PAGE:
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Policy proposal for Hong Kong government-issued stablecoin emerges

policy-proposal-for-hong-kong-government-issued-stablecoin-emerges
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Policy proposal for Hong Kong government-issued stablecoin emerges

A policy paper has recently proposed the creation of a government-backed stablecoin, the HKDG, in Hong Kong to potentially compete with well-established digital counterparts, such as USDT and USDC.

A policy paper suggesting the Hong Kong government to launch its own stablecoin, named HKDG, backed by its substantial foreign exchange reserves, has been put forth. This development comes as an effort to compete with well-established stablecoins such as USDT and USDC.

The report was jointly penned by Wang Yang, vice chancellor of the Hong Kong University of Science and Technology, chief scientific advisor of the Hong Kong web3 Association, angel investor Cai Wensheng, BlockCity founder Lei Zhibin, and doctoral candidate Wen Yizhou. Initial coverage of this news was by Wu Blockchain.

The proponents of the policy underscore the vital role of stablecoins in forming a link between traditional finance and the growing digital economy.

They firmly believe that a stablecoin pegged to the Hong Kong Dollar can contribute to improved financial inclusion, greater transaction efficiency, cost reduction, enhanced payment systems, and the amplification of fintech capabilities in this Chinese special administrative region.

Contrary to the government’s existing plan, which permits private entities to issue stablecoins, the authors believe that this approach may not be bold enough and may result in a limited market share.

They draw an analogy with Singapore’s XSGD stablecoin, issued by Xfers, which only has a market cap of $6.6 million, compared to the combined $110 billion of USDT and USDC.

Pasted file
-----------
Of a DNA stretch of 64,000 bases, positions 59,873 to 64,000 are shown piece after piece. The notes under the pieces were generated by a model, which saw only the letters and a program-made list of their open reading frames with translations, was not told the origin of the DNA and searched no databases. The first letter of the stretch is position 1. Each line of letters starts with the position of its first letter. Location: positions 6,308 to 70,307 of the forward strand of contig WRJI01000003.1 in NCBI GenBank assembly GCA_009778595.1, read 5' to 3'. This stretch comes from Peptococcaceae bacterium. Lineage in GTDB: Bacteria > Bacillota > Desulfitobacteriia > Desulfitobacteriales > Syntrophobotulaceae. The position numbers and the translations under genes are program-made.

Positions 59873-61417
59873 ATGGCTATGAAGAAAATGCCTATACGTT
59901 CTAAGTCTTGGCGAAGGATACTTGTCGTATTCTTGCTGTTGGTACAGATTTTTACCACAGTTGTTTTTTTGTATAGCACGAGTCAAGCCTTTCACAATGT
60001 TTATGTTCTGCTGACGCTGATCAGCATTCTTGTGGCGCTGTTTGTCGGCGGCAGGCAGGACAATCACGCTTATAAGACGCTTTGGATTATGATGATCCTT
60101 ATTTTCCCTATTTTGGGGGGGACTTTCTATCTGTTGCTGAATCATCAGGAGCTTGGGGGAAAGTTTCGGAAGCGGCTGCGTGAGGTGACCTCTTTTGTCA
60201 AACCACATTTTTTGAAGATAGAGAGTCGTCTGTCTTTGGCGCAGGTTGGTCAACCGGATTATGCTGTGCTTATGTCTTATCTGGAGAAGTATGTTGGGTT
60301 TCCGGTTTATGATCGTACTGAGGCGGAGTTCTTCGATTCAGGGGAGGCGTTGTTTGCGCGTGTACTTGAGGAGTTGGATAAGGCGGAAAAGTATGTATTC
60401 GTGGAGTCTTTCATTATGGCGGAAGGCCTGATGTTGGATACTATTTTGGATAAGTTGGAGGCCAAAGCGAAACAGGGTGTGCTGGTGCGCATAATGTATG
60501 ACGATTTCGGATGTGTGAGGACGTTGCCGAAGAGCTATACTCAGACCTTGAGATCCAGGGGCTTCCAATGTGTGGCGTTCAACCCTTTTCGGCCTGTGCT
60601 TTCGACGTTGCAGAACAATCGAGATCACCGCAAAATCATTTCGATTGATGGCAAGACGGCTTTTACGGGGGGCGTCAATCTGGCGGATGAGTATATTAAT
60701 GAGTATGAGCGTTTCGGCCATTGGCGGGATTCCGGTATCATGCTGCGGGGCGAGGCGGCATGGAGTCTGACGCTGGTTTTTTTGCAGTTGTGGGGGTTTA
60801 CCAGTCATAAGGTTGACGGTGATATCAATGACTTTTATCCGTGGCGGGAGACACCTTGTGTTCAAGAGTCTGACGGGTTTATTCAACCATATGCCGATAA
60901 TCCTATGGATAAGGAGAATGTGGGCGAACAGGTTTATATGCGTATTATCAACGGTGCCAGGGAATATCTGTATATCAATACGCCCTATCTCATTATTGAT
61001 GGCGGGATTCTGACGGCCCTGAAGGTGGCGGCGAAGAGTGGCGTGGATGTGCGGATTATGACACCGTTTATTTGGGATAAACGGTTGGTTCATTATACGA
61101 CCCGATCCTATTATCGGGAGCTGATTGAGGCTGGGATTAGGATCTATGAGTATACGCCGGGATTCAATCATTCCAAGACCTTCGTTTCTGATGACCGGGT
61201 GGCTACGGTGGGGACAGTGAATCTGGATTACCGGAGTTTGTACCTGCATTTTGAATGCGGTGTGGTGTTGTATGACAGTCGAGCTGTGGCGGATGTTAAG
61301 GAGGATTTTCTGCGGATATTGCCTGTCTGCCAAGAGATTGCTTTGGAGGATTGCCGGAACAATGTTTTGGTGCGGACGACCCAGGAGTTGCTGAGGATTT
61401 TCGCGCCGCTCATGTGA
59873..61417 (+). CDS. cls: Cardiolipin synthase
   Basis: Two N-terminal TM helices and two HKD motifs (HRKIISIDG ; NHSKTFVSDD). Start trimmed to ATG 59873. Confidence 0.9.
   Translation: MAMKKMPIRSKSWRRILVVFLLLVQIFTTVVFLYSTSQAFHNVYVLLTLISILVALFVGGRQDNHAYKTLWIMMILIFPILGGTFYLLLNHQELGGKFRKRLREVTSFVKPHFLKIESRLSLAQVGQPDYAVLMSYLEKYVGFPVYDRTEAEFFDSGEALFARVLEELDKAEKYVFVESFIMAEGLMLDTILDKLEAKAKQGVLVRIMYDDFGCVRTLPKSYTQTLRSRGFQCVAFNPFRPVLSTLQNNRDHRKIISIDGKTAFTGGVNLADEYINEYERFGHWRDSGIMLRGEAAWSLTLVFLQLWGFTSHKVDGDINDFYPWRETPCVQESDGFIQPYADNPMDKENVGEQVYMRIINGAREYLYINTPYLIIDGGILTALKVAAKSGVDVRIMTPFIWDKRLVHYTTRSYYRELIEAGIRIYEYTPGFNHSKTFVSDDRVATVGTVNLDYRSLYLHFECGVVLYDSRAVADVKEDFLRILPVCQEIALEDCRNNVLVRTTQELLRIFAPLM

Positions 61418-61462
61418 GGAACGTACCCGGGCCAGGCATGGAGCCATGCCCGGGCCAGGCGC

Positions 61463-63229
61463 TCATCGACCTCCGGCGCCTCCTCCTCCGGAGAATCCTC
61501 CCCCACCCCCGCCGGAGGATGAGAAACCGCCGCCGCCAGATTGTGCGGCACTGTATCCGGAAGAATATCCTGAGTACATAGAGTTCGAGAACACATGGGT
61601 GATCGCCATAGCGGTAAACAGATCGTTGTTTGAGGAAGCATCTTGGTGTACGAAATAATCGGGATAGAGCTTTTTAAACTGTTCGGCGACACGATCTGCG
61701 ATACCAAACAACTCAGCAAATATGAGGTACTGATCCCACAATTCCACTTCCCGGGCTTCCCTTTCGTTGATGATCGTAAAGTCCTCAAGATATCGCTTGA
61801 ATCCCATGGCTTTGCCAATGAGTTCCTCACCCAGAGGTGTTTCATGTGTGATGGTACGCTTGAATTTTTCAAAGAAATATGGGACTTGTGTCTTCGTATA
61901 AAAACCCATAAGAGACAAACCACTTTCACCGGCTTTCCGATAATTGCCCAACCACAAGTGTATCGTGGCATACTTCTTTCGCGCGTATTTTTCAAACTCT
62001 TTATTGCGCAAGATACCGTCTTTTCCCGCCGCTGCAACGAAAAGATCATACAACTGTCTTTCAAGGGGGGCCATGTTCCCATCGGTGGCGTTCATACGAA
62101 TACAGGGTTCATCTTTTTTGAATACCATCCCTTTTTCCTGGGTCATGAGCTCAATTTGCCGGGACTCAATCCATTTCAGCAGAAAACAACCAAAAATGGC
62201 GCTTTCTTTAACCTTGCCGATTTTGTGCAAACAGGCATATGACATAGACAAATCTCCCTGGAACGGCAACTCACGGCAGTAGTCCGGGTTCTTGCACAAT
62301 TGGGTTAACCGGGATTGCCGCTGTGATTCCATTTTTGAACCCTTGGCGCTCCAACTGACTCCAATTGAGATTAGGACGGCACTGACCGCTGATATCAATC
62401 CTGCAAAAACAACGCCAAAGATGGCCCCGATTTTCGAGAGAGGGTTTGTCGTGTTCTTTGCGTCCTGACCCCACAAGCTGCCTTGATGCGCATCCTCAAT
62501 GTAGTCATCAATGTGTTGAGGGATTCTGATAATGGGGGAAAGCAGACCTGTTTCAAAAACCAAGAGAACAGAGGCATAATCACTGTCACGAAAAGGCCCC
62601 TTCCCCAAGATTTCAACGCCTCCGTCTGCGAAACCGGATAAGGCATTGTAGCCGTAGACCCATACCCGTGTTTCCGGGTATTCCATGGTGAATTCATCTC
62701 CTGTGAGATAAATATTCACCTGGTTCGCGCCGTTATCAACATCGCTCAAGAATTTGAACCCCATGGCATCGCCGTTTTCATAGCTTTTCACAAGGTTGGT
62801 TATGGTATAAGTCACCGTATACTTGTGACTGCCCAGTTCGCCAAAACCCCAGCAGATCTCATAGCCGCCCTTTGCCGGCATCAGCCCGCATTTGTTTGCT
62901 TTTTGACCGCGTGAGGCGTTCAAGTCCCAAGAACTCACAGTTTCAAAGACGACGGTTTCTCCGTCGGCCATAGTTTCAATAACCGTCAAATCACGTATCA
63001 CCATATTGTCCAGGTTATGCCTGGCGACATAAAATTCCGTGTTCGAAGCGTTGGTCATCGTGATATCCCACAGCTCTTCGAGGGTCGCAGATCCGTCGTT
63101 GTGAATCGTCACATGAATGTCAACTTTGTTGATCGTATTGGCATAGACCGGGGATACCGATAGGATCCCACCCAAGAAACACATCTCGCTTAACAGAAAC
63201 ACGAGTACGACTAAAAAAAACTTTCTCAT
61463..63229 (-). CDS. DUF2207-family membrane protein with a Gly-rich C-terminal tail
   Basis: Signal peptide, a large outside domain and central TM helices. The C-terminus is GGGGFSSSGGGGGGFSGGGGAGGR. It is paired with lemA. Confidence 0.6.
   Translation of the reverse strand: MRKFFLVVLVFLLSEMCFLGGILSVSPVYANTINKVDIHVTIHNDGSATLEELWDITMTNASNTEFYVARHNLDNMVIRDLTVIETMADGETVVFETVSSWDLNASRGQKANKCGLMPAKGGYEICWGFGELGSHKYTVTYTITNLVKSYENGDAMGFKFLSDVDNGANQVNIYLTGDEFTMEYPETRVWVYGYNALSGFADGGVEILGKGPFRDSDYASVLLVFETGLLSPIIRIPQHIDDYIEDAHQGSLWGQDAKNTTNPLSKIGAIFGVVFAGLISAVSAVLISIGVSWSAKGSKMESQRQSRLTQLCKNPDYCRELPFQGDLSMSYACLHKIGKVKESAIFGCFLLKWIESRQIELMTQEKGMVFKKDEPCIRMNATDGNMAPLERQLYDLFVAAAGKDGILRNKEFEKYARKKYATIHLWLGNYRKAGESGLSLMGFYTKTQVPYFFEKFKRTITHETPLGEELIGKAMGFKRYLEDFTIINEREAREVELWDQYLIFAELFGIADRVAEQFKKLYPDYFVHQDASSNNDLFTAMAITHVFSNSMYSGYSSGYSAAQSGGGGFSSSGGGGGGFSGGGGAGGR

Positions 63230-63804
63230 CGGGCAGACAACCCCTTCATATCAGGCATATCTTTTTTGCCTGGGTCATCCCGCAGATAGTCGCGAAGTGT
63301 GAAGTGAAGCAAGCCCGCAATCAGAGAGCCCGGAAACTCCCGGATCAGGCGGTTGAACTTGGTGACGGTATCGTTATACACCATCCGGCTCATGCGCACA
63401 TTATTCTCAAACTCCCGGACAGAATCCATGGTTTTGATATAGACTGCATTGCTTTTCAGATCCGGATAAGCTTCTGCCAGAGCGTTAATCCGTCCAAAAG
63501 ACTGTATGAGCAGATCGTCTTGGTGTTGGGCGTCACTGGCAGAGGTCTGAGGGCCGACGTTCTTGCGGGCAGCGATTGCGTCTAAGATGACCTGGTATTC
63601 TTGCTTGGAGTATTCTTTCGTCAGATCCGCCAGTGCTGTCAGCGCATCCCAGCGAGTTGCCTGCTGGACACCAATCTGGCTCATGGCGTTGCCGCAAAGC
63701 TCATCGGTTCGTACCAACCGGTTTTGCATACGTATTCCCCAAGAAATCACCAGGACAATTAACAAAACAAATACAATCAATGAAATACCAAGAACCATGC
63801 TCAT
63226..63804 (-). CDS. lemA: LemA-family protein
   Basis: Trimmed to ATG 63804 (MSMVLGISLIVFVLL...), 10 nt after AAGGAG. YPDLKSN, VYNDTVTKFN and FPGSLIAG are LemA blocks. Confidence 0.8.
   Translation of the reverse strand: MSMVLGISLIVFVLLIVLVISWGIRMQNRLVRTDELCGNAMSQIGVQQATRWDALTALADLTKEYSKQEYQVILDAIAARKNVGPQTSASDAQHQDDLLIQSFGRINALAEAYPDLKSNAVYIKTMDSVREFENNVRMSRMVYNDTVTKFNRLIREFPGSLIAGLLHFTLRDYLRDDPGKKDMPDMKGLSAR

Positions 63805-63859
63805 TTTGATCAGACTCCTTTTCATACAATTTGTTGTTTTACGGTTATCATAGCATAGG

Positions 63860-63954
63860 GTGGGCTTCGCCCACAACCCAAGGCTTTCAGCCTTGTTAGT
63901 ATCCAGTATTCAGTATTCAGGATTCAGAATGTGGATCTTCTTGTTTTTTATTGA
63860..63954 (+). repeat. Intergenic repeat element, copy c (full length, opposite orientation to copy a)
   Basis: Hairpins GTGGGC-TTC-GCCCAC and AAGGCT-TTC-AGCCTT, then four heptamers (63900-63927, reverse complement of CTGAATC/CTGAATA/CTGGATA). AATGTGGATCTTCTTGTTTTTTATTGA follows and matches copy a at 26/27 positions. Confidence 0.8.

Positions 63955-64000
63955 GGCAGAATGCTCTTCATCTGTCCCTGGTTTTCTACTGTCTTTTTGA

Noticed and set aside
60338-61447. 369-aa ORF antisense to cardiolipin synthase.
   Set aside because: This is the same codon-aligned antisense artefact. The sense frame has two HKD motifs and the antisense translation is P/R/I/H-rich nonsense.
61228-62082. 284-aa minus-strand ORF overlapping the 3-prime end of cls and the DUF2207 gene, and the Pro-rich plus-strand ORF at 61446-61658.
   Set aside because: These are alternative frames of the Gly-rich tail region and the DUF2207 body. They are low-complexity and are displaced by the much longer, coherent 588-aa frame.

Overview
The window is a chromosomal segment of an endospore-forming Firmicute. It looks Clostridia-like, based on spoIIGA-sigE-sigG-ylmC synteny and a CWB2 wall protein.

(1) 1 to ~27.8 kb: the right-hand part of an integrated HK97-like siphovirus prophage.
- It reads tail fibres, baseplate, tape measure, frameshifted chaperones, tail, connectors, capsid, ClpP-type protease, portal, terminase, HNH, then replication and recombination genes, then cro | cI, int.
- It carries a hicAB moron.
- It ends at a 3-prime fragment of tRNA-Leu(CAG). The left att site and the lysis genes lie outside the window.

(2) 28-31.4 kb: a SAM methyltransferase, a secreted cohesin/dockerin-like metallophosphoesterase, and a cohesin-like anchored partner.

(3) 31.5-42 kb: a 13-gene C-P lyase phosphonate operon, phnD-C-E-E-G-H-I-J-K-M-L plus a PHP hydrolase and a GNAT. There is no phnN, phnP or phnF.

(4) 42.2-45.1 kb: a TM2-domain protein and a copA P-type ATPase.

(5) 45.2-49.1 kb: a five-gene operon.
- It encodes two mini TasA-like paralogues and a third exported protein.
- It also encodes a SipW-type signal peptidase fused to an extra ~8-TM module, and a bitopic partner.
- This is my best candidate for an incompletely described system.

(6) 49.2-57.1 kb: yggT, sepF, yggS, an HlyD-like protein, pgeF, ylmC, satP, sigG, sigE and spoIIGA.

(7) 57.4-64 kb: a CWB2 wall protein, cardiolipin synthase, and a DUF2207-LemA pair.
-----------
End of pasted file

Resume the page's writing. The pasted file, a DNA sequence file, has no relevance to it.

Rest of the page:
Considering Hong Kong’s foreign exchange reserves of approximately $430 billion as of March, the authors of the policy propose that a government-backed HKDG stablecoin would convey greater trust and pose lesser risk.

The policy, while being optimistic, does acknowledge the potential risks such as legal and regulatory issues, technical difficulties, and short-term exchange rate volatility. However, the authors argue that the risks associated with a government-issued HKDG are lower than those of stablecoins launched by private entities.

Benefits of the HKDG would include better regulation by the government and increased transparency offered by blockchain technology, according to the authors.

Further, the authors suggest that HKDG could push Hong Kong significantly closer to de-dollarization and challenge the supremacy of the U.S. Dollar within the crypto world.

They argue it could also supply extra liquidity for government investment projects, assist in the digitization of traditional assets, foster financial innovation and competitiveness, and improve transparency.

This move aligns with Hong Kong’s recent declaration of its intent to reposition itself as an international hub for the cryptocurrency industry, with the establishment of a web3 task force aimed at fostering a thriving ecosystem in the region.